Healthcare providers are focused on delivering the most effective care for their patients. In recent years, however, it has become increasingly challenging for them to carry out that mission due to the growing regulatory demands and accompanying documentation requirements. Failure to adhere to these requirements can result in painful consequences, such as lost revenue, heavy financial penalties, or significant reimbursements due to poor claims documentation.
Compliance leaders bear the responsibility for ensuring their organizations avoid these adverse consequences by making sure their providers are complying with the mountain of regulatory directives. To carry out their charge, compliance professionals audit the providers to identify areas of risk and remediate any potential non-compliance issues. In many cases this puts physicians and compliance teams at odds, as we've noted in other recent blog posts.
The tools compliance teams use can also create strained relations between these two groups; by focusing attention on claims and coding errors, they can create a negative feedback loop in which auditors circle back to providers to hold them accountable for errors that may have occurred. Frustration between the two groups can grow from there.
One way to relieve the tension and help providers and compliance professionals work together more effectively is to approach compliance from the provider's point of view. This means considering clinicians' processes and helping them optimize their workflow with compliance in mind. Understanding how clinicians work - and how compliance fits into their processes - can be a much more productive approach for all stakeholders. Such an approach leads to root cause identification and corrective action, rather than simply finding and fixing transactional errors. It benefits the whole organization by enabling both groups to achieve the common goals of effective care, compliant claim submissions, and maximum revenue recognition.
Shortfalls of a coding-based approach
Many current approaches to healthcare billing compliance are based on a data-driven perspective that focuses exclusively on billing claims and coding processes. Analyzing claims to uncover errors can result in a comprehensive set of flags that call attention to issues that need to be investigated. However, there is no consideration for the provider's workflow, nor does it take into account the pressures that providers are under to perform their primary function. This coding-based approach to compliance auditing may identify problems, but it makes little progress toward a holistic corrective action program.
There are other shortcomings associated with a strictly coding-based approach. For instance, while this method may be useful for analyzing claims and remit data and providing a list of potential problem and risk areas, it doesn't specify what action is needed to address the underlying issues. So the problem is only "half solved."
A claims and coding-only approach often requires the creation of off-line reports, resulting in a series of cumbersome electronic spreadsheets. Since the basis for this approach stems from the coding process, it lacks the necessary context that comes from understanding the needs of clinicians.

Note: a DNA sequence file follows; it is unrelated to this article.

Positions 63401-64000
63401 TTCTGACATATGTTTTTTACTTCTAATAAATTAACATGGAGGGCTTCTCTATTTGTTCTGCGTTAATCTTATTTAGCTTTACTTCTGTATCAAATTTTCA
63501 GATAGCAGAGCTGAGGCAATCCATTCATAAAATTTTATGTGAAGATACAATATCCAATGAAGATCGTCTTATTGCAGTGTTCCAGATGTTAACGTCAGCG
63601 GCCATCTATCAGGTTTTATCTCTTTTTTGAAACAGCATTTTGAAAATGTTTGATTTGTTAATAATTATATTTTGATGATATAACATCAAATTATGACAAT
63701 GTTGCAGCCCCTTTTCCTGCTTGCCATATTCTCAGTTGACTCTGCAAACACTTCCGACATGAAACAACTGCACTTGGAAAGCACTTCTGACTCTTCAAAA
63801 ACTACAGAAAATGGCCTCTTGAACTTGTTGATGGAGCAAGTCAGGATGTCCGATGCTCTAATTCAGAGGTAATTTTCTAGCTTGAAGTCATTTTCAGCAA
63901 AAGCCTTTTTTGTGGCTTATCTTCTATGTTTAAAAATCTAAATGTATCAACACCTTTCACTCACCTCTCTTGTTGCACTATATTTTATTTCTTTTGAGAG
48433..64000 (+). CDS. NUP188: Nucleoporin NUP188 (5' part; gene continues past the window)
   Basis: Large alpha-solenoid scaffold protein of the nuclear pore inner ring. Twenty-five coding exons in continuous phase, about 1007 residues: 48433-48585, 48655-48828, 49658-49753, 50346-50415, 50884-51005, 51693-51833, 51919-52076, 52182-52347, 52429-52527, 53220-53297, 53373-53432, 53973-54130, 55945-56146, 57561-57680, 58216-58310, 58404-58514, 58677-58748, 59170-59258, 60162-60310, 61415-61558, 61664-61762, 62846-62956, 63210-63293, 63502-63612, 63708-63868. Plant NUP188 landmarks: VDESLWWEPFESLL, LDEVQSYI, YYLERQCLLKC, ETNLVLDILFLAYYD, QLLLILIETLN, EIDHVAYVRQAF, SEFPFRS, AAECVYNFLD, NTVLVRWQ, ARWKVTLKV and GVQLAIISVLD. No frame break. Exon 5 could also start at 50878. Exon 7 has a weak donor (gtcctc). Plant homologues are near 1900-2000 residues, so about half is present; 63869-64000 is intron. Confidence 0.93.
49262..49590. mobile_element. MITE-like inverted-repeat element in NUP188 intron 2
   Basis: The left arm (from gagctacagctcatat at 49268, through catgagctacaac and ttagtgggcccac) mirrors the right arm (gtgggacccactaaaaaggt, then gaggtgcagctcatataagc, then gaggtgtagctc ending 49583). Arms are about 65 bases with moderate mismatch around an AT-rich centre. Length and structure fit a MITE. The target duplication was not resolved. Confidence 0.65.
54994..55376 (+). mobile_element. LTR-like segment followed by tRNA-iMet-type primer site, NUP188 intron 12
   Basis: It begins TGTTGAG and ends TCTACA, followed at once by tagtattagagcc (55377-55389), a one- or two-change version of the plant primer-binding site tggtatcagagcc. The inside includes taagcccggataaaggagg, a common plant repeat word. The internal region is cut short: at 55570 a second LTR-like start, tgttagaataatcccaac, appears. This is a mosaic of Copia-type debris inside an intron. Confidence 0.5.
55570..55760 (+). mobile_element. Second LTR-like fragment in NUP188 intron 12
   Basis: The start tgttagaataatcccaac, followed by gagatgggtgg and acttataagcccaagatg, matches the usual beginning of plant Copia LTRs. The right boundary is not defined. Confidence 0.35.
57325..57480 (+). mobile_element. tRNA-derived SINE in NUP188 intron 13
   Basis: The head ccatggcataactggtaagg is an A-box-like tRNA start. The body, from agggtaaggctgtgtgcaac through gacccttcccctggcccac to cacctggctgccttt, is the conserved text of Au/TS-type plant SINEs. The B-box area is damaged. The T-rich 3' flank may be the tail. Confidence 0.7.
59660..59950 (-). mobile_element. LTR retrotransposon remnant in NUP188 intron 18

Benefits of a provider-based approach
An approach that is based on the provider's point of view, on the other hand, begins with an understanding of the clinician's needs and processes. Rather than just crunching data or reviewing coding issues, a clinician-focused compliance solution points an organization in a direction that enables all stakeholders to solve the identified issues more quickly and easily.
Which brings us back to the tools. The ideal tools for compliance auditing should help organizations approach compliance from a provider's perspective, giving both compliance teams and providers the information they need to implement a corrective action plan. Clinician-focused tools reflect a keen understanding of the provider workflow and how compliance fits into the clinician's process. That enables the auditors to offer guidance based on a methodology that flows - not from claims and coding alone - but from knowing what the clinician faces on a day-to-day basis, so that compliance requirements can be factored into their daily routine. Tools that support this approach not only identify risks and problem areas for healthcare organizations, but also seamlessly lead compliance teams and providers directly down the path to corrective action.
A provider-oriented approach to compliance means having a solution that is totally integrated, from data gathering to data analysis, and from problem identification to corrective action. You don’t need separate tools to handle each step - which is not only time consuming, but can also result in data corruption and loss during the transfer from one application to another.
Collaborating for success
Because of our long-standing experience working with clinicians, Hayes has developed solutions that help organizations view the compliance process from the clinician’s point of view. Because of this deep experience, our products have evolved to align with the provider's workflow and deliver insightful reporting that simplifies the compliance auditing process.
Ultimately the provider-based approach may be your best choice for encouraging cross-departmental cooperation and driving a high degree of success in your compliance program.
To learn more about best compliance practices, please download our white paper, Changing Your Compliance Approach from Reactive to Proactive.